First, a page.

Annual Juried Exhibitions at MINT ATL

MINT's mission to make Atlanta a destination for the arts: a cultural hub where artists thrive, patrons experience transformative work, and communities are activated and engaged

"Junior""The (In)exhaustibility of Memory" (2020-07-11) by Robert Chamberlain, Spencer Sloan, Jackson Markovic, Myani Guetta, and Alex MariMINT


MINT's seventh Annual Juried Exhibition seeks to showcase the work of some of the most dynamic and innovative emerging cultural producers currently working in the United States. Participating artists include Libbi Ponce, Amina Daugherty, Robert Chamberlin, Sydney Daniel, and Spencer Sloan.

"Wreath for the Tomb of the Unknown Queer Soldier""Junior" (2020-07-11/2020-08-15) by Robert Chamberlin and Jackson MarkovicMINT

Curated by Sarah Higgins

Sarah Higgins is Editor & Artistic Director of Art Papers. She received her Sculpture and Printmaking from Atlanta College of Art. and her M.A. in CuratorialStudies, Center for Curatorial Studies, Bard College. From 2015-2018 she was Curator atthe Zuckerman Museum of Art. There, she produced catalogs and exhibitions includingTomashi Jackson: Interstate Love Song, Gut Feelings, and A View Beyond the Trees.She has curated over 45 exhibitions for institutions such as the Southeastern Centerfor Contemporary Art, Hessel Museum of Art, Center for Curatorial Studies at BardCollege, the Museum of Contemporary Art of Georgia, and Atlantic Center for the Arts.From 2016-2017, She worked with Hughley Artist Fellowship as a Curator and Facilitatorin Atlanta, GA. From 2013-2015, Higgins was Graduate Program Coordinator at the Centerfor Curatorial Studies, Bard College. She was also Exhibition Coordinator for the 2013MFA Thesis Exhibition, Milton Avery Graduate School of the Arts, Bard College; and amember of the curatorial team for 199A-199B, a retrospective of works from the 1990sby Liam Gillick in the Hessel Museum of Art. She was Community Arts Director andCurator of Atlantic Center for the Arts’ Harris House in New Smyrna Beach, Floridafrom 2007-2011. There, she developed multidisciplinary arts and residency programs,as well as community outreach and educational programming. Prior to 2007, she workedas an Educator at Artpace, in San Antonio, Texas.

"The (In)exhaustibility of Memory" (2020-07-11) by Alex Mari and Myani GuettaMINT


There is a conversation within and between these works about identity as a complex interplay between the internal/private/personal and the communal/collaborative/externally determined. Credit: Robert Chamberlin

"The (In)exhaustibility of Memory" (2020-07-11) by Libbi Ponce, Alex Mari, and Myani GuettaMINT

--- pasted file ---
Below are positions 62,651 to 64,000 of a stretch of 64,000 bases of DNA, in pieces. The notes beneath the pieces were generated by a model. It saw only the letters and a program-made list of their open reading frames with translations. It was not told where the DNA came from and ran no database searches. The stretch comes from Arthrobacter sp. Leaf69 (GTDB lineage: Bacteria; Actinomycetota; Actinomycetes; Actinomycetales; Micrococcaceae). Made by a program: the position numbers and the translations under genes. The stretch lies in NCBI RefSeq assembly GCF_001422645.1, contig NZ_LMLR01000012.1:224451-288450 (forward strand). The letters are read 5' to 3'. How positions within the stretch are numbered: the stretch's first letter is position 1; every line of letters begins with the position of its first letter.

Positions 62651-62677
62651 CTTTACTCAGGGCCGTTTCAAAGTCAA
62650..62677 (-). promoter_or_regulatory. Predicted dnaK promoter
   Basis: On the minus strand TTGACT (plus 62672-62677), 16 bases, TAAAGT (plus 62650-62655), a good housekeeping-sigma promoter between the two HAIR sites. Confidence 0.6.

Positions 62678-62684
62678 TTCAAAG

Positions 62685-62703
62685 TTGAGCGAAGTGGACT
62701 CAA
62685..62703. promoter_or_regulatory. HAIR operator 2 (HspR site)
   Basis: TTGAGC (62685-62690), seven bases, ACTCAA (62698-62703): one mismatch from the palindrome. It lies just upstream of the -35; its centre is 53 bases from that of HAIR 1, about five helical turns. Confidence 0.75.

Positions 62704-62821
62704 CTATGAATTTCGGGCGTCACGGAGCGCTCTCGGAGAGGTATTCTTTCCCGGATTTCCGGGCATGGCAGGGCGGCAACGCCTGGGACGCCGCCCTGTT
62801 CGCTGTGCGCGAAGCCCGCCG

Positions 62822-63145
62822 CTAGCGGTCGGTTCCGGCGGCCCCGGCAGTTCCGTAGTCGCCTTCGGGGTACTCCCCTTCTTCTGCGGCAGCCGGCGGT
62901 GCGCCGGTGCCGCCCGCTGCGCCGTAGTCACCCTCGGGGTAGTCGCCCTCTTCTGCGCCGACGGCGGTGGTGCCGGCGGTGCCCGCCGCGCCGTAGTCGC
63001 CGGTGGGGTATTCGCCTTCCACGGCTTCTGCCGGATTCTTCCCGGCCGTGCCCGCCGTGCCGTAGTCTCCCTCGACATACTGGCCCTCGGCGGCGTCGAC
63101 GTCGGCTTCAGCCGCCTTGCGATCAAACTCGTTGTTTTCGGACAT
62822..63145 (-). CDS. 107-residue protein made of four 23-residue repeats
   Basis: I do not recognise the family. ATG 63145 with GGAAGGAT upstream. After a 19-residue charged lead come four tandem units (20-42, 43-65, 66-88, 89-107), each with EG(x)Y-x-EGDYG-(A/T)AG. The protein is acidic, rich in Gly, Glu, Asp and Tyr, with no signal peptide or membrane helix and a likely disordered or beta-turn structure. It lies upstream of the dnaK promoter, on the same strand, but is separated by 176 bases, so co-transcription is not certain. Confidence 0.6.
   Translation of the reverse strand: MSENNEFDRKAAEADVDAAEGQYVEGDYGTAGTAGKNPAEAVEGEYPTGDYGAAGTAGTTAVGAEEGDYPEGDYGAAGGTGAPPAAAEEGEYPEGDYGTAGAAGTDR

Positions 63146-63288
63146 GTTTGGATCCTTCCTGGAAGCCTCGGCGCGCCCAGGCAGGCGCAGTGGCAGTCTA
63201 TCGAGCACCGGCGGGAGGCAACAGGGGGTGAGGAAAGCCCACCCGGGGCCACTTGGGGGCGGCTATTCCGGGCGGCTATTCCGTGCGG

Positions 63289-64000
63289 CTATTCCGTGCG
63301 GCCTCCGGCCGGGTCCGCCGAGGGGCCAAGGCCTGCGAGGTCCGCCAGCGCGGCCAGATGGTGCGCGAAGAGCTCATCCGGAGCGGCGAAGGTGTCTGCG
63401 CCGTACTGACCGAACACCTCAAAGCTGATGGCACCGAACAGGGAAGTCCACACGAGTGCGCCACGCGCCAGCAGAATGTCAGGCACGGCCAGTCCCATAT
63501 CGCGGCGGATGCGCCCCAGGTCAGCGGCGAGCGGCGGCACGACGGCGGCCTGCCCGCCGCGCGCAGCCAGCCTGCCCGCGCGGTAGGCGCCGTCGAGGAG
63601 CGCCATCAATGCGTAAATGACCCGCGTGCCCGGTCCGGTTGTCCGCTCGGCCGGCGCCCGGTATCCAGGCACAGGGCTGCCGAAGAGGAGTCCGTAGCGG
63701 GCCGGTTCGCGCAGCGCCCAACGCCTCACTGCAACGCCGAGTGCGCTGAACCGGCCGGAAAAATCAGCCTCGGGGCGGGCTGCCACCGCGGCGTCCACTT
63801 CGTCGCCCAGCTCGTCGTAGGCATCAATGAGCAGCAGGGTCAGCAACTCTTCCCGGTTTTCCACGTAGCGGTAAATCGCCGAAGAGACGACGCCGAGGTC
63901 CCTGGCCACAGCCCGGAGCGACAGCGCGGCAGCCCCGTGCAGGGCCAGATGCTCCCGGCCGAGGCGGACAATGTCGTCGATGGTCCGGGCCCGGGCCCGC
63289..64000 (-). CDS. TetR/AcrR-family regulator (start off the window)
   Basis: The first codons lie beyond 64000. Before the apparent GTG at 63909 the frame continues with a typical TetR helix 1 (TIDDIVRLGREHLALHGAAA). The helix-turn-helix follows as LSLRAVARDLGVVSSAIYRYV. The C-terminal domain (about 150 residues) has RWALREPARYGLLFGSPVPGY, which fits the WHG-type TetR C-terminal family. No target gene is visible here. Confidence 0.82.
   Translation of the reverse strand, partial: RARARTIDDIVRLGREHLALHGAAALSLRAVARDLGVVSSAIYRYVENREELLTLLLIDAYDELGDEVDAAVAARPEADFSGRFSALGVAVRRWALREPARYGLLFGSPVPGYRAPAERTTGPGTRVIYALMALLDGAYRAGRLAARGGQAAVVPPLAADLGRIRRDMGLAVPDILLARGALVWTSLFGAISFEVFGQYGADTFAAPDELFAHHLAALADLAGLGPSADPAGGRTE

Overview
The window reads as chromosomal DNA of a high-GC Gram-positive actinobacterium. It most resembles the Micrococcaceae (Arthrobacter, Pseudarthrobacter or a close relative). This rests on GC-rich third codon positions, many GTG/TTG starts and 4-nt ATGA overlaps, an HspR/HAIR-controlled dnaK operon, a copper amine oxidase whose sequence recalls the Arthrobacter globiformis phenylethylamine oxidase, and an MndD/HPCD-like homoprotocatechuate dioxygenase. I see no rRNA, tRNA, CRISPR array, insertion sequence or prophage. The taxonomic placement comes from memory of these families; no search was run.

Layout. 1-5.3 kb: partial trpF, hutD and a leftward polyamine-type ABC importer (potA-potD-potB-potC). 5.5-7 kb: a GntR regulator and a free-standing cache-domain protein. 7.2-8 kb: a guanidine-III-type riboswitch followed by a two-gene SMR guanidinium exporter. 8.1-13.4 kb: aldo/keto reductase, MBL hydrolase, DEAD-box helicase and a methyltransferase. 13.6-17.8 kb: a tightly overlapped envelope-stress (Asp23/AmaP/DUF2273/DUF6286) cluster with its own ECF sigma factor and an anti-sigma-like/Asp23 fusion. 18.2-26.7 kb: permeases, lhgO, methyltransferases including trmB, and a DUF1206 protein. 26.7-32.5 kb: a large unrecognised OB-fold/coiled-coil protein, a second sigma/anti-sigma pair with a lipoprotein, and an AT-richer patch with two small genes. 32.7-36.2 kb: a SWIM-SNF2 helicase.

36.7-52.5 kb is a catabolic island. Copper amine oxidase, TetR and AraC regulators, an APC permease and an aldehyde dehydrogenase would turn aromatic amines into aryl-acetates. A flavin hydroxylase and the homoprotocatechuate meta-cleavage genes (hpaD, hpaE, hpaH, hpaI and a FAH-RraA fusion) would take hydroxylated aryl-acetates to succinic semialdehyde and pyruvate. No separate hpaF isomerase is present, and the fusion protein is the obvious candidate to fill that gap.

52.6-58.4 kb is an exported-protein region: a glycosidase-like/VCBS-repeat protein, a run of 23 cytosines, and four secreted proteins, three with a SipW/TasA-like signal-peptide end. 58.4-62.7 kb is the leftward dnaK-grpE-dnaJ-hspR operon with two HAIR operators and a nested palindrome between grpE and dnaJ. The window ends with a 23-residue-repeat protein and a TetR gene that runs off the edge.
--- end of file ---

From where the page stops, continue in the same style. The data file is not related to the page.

Although not all works reference the figure, those that don't speak strongly to desire, memory, and ways in which circumstances - whether economic, social, historical, or otherwise - inform the construction selfhood. Credit: Libbi Ponce

"Deja Vu" (2020-07-11) by Sydney Daniel and Spencer SloanMINT


These works engage with identity construction as personal yet collective, intimate yet external, invented yet also imposed. Artworks in this exhibition allow these often divergent truths to coexist. Credit: Sydney Daniels

"Deja Vu" "Thanksgiving Porch" "What Does A Raven Look Like?" (2020-07-11) by Sydney DanielMINT

Sydney Daniels sews threads through the surface to explore our deceptive relationship with memory. The implementation of expired Polaroid film is a vehicle to represent degraded memories over time. The thread is representative of when one attempts to recall a memory. It obscures the picture plane and adds a textural element that is attempting to add new information, but instead it is modifying the image (or memory) with every puncture.

"It would be my privilage" (2020-07-11) by Daniel KornrumpfMINT

Daniel Kornrumpf’s paintings are autobiographical, biased, and imperfect visual transmissions of the people and objects that are a part of his personal story. These objects act as vehicles for connection; a connection to shared values, to the spaces we inhabit, and act as a connection to understanding his own sense of existence.

"The individual is the only reality" "Transformations" (2020-07-11) by Daniel KornrumpfMINT

Daniel Kornrumpf's paintings speak to his existence, and the key objects in the paintings represent each and every single chapter of his life. The vivid colors emulate the energy that was felt at the time, and he perfectly captures and relives it through his paintings. Each and every single object is so meaningful, and it holds so many memories in one substance.

"Junior" (2020-07-11) by Jackson MarkovicMINT

Scratchers by Jackson Markovic is an ongoing series of quilts modeled after scratch-off lottery
tickets, found in downtown Atlanta’s sidewalks and corner stores. The transformation,
laborious and precise, is a commentary on the neoliberal failure of social service. The
lottery tickets as a symbol, discarded and ripped apart, are the remains of a system
that has not yet fallen.

"FailSafe" (2020-07-11) by Jackson MarkovicMINT

Jackson Markovic creates this faux lottery ticket to represent a personal conflict, as the lottery directly funds his
tuition through a state scholarship. In imagining the ephemeral as an object of